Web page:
Friday was all about chemistry.  The presenters showed the middle school teachers how chemists separate different compounds that are all mixed together.  They also gave the teachers a demo that they could use in their classrooms to help students with the concept.  They also presented on the differences between chemical and physical changes and let the teachers make their own polyurethane foam to demonstrate those differences.  After ordering out pizza for lunch, there was a demonstration on mass spectrometry.  This is a method of identifying different molecules by seeing how far they travel.  For example, heavy molecules will not go as far as lighter molecules.  Then the teachers were lead through a demo launching water balloons with different amounts of water in them.  We had a set of balloons with a known amount of water in them and a set without.  We launched the known balloons and measured how far they travelled.  Then we could figure out how much water was in the unknown balloons by launching them and seeing how far they travelled.  Finally, we ended the first week of the Summer Institute with an ice cream social.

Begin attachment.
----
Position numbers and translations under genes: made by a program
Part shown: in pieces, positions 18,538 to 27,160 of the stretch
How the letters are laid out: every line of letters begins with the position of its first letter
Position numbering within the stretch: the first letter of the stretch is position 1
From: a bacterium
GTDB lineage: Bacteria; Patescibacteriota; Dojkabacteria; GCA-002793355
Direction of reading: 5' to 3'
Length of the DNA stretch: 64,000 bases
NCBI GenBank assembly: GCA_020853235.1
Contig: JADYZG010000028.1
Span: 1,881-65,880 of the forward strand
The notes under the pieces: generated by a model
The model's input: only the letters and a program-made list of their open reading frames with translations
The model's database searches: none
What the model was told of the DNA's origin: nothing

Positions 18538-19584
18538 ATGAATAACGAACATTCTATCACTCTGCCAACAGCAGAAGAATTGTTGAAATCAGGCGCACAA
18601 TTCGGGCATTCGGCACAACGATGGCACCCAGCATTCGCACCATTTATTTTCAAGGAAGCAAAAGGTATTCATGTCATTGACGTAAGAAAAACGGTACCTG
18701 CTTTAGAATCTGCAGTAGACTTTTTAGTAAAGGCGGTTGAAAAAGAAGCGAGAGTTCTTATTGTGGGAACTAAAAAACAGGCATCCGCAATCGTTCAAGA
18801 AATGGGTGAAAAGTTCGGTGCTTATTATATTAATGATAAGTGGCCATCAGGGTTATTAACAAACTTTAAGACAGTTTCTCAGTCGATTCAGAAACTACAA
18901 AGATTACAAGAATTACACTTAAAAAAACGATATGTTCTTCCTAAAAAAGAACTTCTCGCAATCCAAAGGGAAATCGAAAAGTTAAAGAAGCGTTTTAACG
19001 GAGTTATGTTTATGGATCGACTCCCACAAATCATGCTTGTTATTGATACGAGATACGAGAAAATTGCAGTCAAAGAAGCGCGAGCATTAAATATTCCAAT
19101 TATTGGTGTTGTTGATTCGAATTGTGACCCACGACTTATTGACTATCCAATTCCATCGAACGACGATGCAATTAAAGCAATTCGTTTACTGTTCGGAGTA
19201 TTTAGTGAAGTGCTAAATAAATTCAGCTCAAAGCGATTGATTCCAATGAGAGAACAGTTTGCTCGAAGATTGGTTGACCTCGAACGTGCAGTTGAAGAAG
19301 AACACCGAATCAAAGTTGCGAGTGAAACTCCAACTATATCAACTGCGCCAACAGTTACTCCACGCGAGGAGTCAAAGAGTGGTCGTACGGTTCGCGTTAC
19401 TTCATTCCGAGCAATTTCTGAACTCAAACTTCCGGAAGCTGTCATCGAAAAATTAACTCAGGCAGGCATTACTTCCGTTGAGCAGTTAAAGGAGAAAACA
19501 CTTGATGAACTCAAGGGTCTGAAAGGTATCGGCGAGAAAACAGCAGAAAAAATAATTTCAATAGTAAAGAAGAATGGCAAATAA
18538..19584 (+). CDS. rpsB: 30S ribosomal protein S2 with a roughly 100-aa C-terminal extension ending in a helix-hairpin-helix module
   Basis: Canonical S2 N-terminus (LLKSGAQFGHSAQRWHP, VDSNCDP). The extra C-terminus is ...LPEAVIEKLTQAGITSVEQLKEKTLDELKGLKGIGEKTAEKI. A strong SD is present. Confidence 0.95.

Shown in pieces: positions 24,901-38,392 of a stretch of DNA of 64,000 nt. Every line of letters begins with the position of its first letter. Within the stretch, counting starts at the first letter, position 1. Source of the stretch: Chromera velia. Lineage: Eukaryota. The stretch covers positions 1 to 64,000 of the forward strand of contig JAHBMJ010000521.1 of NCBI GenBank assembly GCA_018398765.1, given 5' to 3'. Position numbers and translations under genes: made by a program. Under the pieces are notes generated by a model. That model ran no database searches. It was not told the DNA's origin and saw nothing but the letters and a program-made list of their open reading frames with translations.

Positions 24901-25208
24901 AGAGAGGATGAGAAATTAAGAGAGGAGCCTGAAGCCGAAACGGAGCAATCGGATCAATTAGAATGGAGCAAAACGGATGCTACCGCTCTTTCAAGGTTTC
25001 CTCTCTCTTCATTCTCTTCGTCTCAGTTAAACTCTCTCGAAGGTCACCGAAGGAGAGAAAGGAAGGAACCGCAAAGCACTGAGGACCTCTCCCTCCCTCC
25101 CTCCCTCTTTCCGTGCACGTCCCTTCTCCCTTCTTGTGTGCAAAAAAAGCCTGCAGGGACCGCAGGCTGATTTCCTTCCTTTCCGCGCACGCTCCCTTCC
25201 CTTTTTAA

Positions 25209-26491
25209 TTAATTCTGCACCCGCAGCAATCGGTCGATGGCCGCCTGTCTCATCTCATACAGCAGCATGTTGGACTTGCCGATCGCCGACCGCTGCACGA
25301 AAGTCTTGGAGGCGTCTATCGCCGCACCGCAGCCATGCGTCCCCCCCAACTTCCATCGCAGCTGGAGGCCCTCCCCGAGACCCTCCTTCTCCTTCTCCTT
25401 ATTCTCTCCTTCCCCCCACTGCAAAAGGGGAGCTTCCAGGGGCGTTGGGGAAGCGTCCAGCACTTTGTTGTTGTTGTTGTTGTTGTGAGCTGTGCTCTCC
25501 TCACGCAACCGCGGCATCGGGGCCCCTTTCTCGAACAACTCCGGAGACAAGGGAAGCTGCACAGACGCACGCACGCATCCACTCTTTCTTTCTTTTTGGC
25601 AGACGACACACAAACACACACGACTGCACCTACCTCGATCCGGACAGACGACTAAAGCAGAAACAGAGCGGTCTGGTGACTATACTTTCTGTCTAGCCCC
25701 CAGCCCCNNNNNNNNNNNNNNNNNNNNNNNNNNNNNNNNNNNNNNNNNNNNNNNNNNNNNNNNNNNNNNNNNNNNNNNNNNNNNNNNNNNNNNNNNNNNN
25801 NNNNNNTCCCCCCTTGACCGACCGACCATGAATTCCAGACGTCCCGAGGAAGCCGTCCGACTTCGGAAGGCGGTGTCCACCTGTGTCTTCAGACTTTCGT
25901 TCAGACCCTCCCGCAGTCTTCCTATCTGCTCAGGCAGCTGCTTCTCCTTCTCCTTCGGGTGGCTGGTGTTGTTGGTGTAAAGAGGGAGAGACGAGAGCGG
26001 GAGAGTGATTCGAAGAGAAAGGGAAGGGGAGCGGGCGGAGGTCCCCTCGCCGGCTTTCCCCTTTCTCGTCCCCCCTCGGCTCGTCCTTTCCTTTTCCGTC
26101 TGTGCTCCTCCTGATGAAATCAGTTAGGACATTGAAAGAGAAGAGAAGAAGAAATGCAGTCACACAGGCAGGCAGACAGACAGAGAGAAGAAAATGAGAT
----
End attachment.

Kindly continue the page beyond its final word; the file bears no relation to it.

This past week was so much fun!  Since I’m in that place in my life where I should start thinking about what I want to do after I graduate college, I have taken up the habit of asking the presenters how they got into the field of work they are in today.  It was surprising to find out that a lot of the scientists at NIST started off in a different field than they are in at the moment.  Leaning this is also comforting, because now I have seen people who have changed their path in the middle of their careers and are still doing pretty well for themselves (if I do say so myself). I have always heard that this was ok to do, but now that I have seen it for myself, I’m not so worried about not having my life figured out yet. I have learned so much and have enjoyed working with the middle school teachers.  I can’t wait to see what next week has in store for us!  

The NASA Goddard Clean Room
NIST Ballistics Laboratory
Summer Institute teachers working on SOCK activities
Some more Summer Institute teachers working on SOCK activities
Summer Institute teachers making polyurethane foam
my own polyurethane foam

Shauna LeFebvre